All that is left now is for us to rejoice, to live in freedom, in gratitude, and in worship of the one who raised Jesus from the dead, the one who will raise us on that last day to new life, the one who will wipe away all our tears and take away the disgrace of his people from the earth. Listen to these words from an Easter sermon by St. John Chrysostom:
Is there anyone who is a devout lover of God? Let them enjoy this beautiful bright festival! Is there anyone who is a grateful servant? Let them rejoice and enter into the joy of their Lord!
Are there any weary with fasting? Let them now receive their wages! If any have toiled from the first hour, let them receive their due reward; If any have come after the third hour, let her with gratitude join in the Feast! And he that arrived after the sixth hour, let him not doubt; for he too shall sustain no loss. And if any delayed until the ninth hour, let her not hesitate; but let her come too. And he who arrived only at the eleventh hour, let him not be afraid by reason of his delay.
For the Lord is gracious and receives the last even as the first. He gives rest to him that comes at the eleventh hour, as well as to him that toiled from the first. To this one He gives, and upon another He bestows. He accepts the works as He greets the endeavor. The deed He honors and the intention He commends.
Let us all enter into the joy of the Lord! First and last alike receive your reward; rich and poor, rejoice together! Sober and slothful, celebrate the day!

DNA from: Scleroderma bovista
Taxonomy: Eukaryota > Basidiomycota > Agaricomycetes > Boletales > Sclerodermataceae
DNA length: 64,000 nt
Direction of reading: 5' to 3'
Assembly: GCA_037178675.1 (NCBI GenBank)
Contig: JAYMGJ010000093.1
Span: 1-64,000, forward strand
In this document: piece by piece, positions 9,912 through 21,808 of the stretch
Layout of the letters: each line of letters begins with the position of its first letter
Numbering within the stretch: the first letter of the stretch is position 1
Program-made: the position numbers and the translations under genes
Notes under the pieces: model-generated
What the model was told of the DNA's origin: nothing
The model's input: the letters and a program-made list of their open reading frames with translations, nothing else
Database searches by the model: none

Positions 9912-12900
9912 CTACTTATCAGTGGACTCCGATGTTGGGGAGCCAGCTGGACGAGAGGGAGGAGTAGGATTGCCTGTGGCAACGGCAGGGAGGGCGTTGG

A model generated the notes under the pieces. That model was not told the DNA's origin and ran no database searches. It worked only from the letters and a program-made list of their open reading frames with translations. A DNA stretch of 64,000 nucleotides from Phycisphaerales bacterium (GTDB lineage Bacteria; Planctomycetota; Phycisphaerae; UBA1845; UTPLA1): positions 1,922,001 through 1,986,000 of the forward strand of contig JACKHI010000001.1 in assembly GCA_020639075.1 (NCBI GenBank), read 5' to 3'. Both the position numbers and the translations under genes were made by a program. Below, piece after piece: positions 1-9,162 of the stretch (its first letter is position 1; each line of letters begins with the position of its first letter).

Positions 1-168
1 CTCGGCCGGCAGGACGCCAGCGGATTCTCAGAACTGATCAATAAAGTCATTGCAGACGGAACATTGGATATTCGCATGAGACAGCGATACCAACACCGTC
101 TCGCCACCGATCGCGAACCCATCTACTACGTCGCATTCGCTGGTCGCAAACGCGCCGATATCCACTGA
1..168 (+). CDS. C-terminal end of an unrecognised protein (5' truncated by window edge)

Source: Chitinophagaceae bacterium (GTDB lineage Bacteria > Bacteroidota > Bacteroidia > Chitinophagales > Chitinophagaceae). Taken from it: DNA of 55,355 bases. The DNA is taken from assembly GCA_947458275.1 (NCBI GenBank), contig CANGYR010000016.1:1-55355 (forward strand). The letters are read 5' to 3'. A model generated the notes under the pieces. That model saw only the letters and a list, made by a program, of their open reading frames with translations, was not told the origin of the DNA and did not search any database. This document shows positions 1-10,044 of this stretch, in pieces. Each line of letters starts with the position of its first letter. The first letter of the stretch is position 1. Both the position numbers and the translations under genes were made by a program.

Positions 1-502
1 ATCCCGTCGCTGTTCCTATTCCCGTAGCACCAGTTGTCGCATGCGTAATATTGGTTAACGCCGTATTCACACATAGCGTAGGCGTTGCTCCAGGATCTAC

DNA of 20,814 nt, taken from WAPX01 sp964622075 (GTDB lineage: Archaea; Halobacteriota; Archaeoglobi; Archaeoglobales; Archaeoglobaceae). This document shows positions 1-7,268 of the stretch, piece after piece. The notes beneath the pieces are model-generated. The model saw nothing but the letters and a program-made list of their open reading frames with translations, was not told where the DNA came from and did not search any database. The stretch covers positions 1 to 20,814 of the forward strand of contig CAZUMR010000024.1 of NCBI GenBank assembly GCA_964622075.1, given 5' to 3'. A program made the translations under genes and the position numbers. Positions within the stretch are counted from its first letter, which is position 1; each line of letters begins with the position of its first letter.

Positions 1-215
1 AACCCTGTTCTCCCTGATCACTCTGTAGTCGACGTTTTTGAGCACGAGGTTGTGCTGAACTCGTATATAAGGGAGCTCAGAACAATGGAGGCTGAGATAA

You that have kept the fast, and you that have not, rejoice today for the Table is richly laden! Feast royally on it, the calf is a fatted one. Let no one go away hungry. Partake, all, of the cup of faith. Enjoy all the riches of His goodness!
Let no one grieve at his poverty, for the universal kingdom has been revealed. Let no one mourn that he has fallen again and again; for forgiveness has risen from the grave. Let no one fear death, for the Death of our Savior has set us free. He has destroyed it by enduring it.
He destroyed Hades when He descended into it. He put it into an uproar even as it tasted of His flesh. Isaiah foretold this when he said, “You, O Hell, have been troubled by encountering Him below.”
Hell was in an uproar because it was done away with. It was in an uproar because it is mocked. It was in an uproar, for it is destroyed. It is in an uproar, for it is annihilated. It is in an uproar, for it is now made captive. Hell took a body, and discovered God. It took earth, and encountered Heaven. It took what it saw, and was overcome by what it did not see.
O death, where is thy sting? O Hades, where is thy victory?
Christ is Risen, and you, O death, are annihilated! Christ is Risen, and the evil ones are cast down! Christ is Risen, and the angels rejoice! Christ is Risen, and life is liberated! Christ is Risen, and the tomb is emptied of its dead; for Christ having risen from the dead, is become the first-fruits of those who have fallen asleep.
To Him be Glory and Power forever and ever. Amen.